5. Training These staff lacked training and support. They were working with people with complex needs, idiosyncratic communication, and arguably challenging behaviour. They were providing support for all of their needs. A lot of the media backlash has laid blame at the individual’s involved – and yes they should know better – but in amongst the awful behaviour there were attempts to engage with residents.
Wayne, who was so awful at times, was also the one who sat holding Simon’s hand (in the scene were the horrific abuse of Simone was the focus); on another occasion, before snapping and dragging a resident from her bed, he had knocked on the door before entering her room and greeted her with a cheery “morning princess”. In one scene he threatens Simon with flushing his head down the toilet – he has his head suspended above the bowl and as Simon screams his complaints, Wayne offers the reasoning that ‘this is what other people feel like when you give them bear hugs’ – at some level, Wayne’s behaviour could be interpreted as the attempts of a man who knows no better, trying to teach Simon a lesson.
Simon’s learning difficulties, and the difficulties of other residents, mean that they will not learn through tough love, no doubt the approach that Wayne’s parents or superiors took with him, would not work. I’m not so sure that he knows any better way of doing things.
I’m not suggesting that Wayne’s behaviour is forgiveable, but I do think he lacked support to do a better job. Remember this is a man who wants to run his own tattoo parlour, who has worked there for three years, who earns £16k a year, who has no qualifications for the role he performs.
We know what needs to change. We should have learnt these lessons by now, at least with regards to institutional abuse. There was a reason why long stay hospitals were closed down in the 80s, we know what causes institutional abuse.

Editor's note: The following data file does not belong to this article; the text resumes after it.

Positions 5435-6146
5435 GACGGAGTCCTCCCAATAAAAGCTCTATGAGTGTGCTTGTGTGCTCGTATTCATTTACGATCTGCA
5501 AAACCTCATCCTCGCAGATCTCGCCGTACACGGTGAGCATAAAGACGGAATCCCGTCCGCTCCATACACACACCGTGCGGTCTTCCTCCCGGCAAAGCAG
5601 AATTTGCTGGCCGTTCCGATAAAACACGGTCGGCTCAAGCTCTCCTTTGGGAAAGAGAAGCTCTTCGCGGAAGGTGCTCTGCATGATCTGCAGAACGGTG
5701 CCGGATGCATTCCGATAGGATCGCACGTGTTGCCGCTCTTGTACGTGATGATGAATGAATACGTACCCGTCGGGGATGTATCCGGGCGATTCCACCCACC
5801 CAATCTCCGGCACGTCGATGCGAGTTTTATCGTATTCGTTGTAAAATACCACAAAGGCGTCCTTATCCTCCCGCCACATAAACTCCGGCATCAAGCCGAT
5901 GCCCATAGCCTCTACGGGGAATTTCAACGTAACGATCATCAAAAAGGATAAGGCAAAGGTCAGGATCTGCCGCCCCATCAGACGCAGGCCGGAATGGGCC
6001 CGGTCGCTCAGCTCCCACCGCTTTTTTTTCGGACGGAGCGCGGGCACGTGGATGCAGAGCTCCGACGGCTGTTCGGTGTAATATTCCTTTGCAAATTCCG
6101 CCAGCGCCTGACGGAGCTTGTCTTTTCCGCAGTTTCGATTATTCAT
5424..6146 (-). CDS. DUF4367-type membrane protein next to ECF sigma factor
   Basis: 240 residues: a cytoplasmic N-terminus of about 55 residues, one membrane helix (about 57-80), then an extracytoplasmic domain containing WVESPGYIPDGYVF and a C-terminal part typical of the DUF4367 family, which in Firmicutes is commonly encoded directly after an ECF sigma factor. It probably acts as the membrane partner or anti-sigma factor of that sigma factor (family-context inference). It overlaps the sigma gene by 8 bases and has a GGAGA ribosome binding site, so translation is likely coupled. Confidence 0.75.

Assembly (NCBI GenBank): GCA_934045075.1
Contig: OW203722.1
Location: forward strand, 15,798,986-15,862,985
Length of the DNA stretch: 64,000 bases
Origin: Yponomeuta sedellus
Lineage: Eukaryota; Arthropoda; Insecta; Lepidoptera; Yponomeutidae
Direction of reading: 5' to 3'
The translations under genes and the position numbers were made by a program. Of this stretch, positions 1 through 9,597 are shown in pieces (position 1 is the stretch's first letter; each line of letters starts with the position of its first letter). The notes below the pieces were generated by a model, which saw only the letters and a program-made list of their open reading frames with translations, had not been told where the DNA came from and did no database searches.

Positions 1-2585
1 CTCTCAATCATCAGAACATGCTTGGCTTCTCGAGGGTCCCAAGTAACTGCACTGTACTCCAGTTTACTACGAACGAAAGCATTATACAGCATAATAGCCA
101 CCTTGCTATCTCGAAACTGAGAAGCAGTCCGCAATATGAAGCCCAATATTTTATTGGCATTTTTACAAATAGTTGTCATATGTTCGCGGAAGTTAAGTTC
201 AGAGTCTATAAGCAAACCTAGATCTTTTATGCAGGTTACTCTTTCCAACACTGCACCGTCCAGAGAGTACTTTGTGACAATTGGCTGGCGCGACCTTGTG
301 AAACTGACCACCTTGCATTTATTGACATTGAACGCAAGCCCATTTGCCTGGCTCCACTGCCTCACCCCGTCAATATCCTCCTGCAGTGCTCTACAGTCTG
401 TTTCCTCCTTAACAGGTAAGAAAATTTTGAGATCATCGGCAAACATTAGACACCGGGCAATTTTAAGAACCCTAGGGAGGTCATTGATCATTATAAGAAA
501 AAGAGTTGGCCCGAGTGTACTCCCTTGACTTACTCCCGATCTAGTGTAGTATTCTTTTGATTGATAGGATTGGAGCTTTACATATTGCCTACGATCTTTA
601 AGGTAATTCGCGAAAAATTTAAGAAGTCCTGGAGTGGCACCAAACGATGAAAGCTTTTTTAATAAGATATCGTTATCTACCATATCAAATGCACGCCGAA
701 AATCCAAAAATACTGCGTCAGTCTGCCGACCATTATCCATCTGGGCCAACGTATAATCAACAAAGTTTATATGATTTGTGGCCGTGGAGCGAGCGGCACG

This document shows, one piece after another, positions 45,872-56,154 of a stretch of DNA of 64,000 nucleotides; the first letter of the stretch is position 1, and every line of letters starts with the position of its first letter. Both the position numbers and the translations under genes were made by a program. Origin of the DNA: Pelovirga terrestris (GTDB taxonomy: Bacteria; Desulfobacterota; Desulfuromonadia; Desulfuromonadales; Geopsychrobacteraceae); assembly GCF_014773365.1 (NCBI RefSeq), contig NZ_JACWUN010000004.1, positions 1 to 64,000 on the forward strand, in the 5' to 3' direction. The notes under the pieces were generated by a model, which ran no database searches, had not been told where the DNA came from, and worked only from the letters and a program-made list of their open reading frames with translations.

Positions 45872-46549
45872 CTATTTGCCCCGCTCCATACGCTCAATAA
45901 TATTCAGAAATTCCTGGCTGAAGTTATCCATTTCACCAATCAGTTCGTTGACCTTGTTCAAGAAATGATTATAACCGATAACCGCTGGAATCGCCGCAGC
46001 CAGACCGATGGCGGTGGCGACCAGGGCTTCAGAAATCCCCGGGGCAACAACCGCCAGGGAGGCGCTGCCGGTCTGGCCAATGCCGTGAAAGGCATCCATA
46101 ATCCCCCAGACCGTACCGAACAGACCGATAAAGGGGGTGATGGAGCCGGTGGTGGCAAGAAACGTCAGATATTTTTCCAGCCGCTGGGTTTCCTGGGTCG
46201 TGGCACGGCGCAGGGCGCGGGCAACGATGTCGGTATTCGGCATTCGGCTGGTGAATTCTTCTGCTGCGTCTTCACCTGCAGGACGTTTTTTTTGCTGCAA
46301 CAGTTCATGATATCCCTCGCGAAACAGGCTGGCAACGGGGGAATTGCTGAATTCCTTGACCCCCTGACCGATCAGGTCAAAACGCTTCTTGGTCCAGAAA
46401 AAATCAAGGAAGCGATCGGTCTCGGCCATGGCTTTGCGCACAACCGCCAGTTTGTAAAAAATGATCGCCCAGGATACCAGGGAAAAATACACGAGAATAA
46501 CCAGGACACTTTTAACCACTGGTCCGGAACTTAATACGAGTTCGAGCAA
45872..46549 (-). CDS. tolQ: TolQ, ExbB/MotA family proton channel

Two years ago, research in practice for adults published Safety Matters: developing practice in safeguarding adults. This publication was the result of an action research project that I co-facilitated with Bridget Penhale (an academic and Joint Editor of the Journal of Adult Protection – alongside Margaret Flynn who will conduct the SCR for South Gloucestershire Safeguarding Adults Board), Paul Bedwell and Stephen Bunford from Essex Safeguarding Adults Board. We looked at the available research evidence, and combined it with practice knowledge about improving safeguarding practice, talking to professionals from across the country about their experiences and learning. The document, while in need of a refresh, still contains lots of information and ideas for practice. One of the checklists contained looks at pointers of institutional abuse, we should have been able to spot this, and prevent it, earlier:
I am delighted at the sense of national outrage in response to Panorama. I would be even more delighted if we could start by looking at the evidence we already have, and trying to use that to improve practice. As a society we have to ask ourselves some fundamental questions about how we value and treat people with learning disabilities and rather than pointing the finger at a few individuals uncovered by a journalist, we should ask ourselves what more or what different we could do.